October 16 2008
Like many—perhaps most—advocates for peace and justice, we at the War Resisters League are of more than one mind about the upcoming elections. We come from diverse political perspectives, including varying shades of socialism, anarchism, and reform-oriented liberalism, and have concomitantly diverse opinions within the organization and our membership about whether and how to engage elections.
There are points on which we are agreed. On the one hand, we all acknowledge the historic nature of this moment, and the fact that whatever the outcome, it is finally possible, in this nation so profoundly and for so long divided by race, for a Black man to become president. We see the rising expectations that possibility has triggered among African-Americans and other groups that have historically felt and indeed been disenfranchised, and we want to seize the new opportunity for organizing among those communities.
At the same time, we are aware that there are many vital issues at stake, some of which will certainly be affected by the outcome of this election; these include, at least, the future composition of the Supreme Court, world opinion of U.S. policies, and, quite possibly, the details of the federal response to the economic crisis.
We agree, too, that the War Resisters League and all of us as individuals are committed to creating a culture of struggle for nonviolence, justice, and peace. Our role is to agitate and expose, from its root, every sector of society that advocates war. Whichever candidate wins this elections, we will still live in a society that is built on militarism and profiteering, which in turn create a culture that enables, promotes, and profits from war. Neither of the major-party presidential candidates seems likely to reduce the massive arms trade. Neither is committed to a complete withdrawal from Iraq. Both have stated a strong commitment to escalating the war in Afghanistan. When we come out of the election frenzy, we will still live within a growing prison-industrial complex and under a government in which the executive power has far outstripped the balance of power mandated by the U.S. Constitution.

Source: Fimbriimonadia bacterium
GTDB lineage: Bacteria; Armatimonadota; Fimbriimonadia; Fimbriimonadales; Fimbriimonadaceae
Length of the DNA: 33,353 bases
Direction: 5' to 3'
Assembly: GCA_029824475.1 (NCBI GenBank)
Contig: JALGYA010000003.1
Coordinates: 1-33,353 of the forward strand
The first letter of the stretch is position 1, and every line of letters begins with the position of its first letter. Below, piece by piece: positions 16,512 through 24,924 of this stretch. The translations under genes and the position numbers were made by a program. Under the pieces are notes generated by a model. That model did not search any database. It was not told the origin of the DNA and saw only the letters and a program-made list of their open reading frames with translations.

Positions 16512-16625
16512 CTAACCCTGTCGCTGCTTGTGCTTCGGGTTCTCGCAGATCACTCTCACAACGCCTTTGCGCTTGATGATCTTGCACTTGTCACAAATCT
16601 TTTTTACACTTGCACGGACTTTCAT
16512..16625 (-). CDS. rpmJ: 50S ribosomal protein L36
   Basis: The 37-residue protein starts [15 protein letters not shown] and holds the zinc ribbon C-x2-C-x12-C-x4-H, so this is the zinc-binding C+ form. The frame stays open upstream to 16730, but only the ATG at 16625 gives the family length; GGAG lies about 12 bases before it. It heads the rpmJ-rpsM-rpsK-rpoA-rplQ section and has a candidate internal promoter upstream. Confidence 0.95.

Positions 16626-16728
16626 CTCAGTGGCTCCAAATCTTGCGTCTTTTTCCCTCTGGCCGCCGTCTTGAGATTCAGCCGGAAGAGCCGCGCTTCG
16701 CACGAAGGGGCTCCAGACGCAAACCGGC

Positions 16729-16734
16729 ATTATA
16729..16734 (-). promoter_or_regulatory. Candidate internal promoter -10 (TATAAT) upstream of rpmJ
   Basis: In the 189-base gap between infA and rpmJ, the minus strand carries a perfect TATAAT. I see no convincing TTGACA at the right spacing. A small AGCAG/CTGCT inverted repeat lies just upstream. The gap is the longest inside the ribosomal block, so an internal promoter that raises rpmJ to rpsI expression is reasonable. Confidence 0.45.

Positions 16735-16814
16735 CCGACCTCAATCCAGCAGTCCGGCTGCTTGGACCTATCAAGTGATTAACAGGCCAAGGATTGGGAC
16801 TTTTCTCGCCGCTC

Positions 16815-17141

Working to change all that is no small task. We are committed to building a world in which it becomes more and more difficult for those who advocate war to gain power. While WRL does not endorse or campaign for any political candidates or parties, we nonetheless believe it's important that we pay attention to the electoral campaigns and the candidates’ positions on critical social, economic, environmental, and foreign policy issues in order to make our organizing work more effective. The stakes are much too grave for people worldwide. The U.S. occupations of Iraq and Afghanistan, the threats of intervention in Iran, Pakistan, Russia, and elsewhere, the domestic agenda, the environment, and our government’s spending priorities are all issues we cannot afford to ignore. What happens in Washington, we know all too well, has devastating effects around the world.
We particularly encourage young people to pay close attentions to issues of concern to them and be knowledgeable and well-equipped to participate actively in their respective communities. Considering the current economic and political climate, it is critical that all of us take the time to think about the ways that we can be active agents in working to change our immediate environment, not just at the national or global level, but within our local communities.